Also, likely to be lesser number of factories. If each factory turned out one module per hour for 8700 hours per year, 5 or 6 factories would meet the US needs. This is similar to the production rate of aircraft in the US during World War 2 (about 100,000 per year, of all types, as I recall). Complexity wise, I would compare a FF module with a WWII bomber. That was an assembly line process, and they were large, technical items.

    By the way, Ford made bombers during World War 2.

    Then, after the “boom” years and demand fell off, the factories could cut back to a single shift, 40 hr week. That alone would reduce production to 1/4 of the 8700 hr/year figure, which requires 4 shifts of workers to achieve.

    #3118
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    Brian H
    Member

    Rematog wrote: But, the cost per unit for FF modules is roughly 10 times that of most automobiles. And the 40,000 to 50,000 units per year is WAY above that of packaged equipment such as gas turbines, etc. that are individually made on a shop floor. Focus Fusion modules would also be much more standardized, with only a handful of variations needed (electrical or thermal output, possibly size of output, frequency (60 or 50 hz), etc).

    Also, likely to be lesser number of factories. If each factory turned out one module per hour for 8700 hours per year, 5 or 6 factories would meet the US needs. This is similar to the production rate of aircraft in the US during World War 2 (about 100,000 per year, of all types, as I recall). Complexity wise, I would compare a FF module with a WWII bomber. That was an assembly line process, and they were large, technical items.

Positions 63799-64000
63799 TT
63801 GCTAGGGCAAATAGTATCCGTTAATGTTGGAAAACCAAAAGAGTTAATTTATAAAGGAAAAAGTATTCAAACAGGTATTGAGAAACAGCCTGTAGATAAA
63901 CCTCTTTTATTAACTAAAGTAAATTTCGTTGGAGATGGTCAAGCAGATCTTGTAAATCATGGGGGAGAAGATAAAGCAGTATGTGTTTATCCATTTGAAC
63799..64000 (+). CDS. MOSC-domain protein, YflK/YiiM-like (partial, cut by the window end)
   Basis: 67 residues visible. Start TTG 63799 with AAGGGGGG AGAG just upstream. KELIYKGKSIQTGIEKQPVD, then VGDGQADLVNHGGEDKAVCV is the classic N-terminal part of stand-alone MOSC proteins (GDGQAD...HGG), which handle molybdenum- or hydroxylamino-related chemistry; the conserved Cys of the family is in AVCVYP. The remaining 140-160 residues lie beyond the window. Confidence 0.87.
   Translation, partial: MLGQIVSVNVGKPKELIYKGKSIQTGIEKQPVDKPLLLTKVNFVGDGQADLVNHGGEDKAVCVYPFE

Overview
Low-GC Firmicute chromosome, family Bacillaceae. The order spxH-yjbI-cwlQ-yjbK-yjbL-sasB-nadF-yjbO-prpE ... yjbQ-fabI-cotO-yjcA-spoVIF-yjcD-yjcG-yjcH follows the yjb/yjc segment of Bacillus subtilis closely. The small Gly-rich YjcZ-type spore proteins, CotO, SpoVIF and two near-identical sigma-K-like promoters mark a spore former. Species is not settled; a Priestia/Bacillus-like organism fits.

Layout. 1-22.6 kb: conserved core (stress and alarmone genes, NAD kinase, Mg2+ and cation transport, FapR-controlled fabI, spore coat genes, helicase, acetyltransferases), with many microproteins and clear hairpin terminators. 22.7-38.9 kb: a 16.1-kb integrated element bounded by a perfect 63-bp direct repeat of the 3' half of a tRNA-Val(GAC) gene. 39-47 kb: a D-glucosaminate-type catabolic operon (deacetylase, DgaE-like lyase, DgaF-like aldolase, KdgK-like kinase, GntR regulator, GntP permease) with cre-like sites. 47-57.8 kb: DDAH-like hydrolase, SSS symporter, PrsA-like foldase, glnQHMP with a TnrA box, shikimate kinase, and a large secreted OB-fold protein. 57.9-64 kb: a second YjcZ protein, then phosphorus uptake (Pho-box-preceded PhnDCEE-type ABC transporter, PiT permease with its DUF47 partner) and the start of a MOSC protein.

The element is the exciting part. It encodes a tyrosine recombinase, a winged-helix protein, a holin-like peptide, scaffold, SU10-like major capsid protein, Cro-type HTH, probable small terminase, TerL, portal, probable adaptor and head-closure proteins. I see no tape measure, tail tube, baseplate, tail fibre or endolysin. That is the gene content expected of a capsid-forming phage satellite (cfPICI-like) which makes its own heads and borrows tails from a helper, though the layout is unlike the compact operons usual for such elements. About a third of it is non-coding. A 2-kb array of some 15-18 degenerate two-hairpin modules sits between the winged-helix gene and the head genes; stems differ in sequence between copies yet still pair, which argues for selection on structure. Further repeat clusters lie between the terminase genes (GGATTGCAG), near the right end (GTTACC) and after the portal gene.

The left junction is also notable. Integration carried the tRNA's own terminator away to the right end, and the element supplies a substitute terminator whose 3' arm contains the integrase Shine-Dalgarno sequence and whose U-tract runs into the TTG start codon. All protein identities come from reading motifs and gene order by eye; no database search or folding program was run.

By the way, Ford made bombers during World War 2.

    Then, after the “boom” years and demand fell off, the factories could cut back to a single shift, 40 hr week. That alone would reduce production to 1/4 of the 8700 hr/year figure, which requires 4 shifts of workers to achieve.

    Yes, good comparison, though the focussed effort in WWII was “under duress”, with gov’t mandated access to funding and resources. But still, a comparable situation.

    This all disregards the HUGE disruption/displacement that will be going on in the rest of the economy and world as the implications and spinoff effects take hold, of course. As I said before, the bind moggles!

    #3470
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    Aeronaut
    Member

    JimmyT wrote: Brian
    Hey! Another space elevator fan. Another worthy project, albiet much less advanced and more complex, but also complimentary to this one.

    And yet another one! Remember, the 69,000 mile tether is more than an elevator, it’s also an interplanetary launch system.

    #3472
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    Brian H
    Member

    Aeronaut wrote:

    Brian
    Hey! Another space elevator fan. Another worthy project, albiet much less advanced and more complex, but also complimentary to this one.

    And yet another one! Remember, the 69,000 mile tether is more than an elevator, it’s also an interplanetary launch system.

    Yep. “Slingshot to the Stars!” Or thereabouts. 😉

    #3476
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    Aeronaut
    Member

    Brian H wrote:

    Brian
    Hey! Another space elevator fan. Another worthy project, albiet much less advanced and more complex, but also complimentary to this one.

    And yet another one! Remember, the 69,000 mile tether is more than an elevator, it’s also an interplanetary launch system.

    Yep. “Slingshot to the Stars!” Or thereabouts. 😉
    Alpha Centauri maybe, if we can get .5 C or better average speed. I’m too old for a 20 year round trip.

    #4098
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    Phil’s Dad
    Member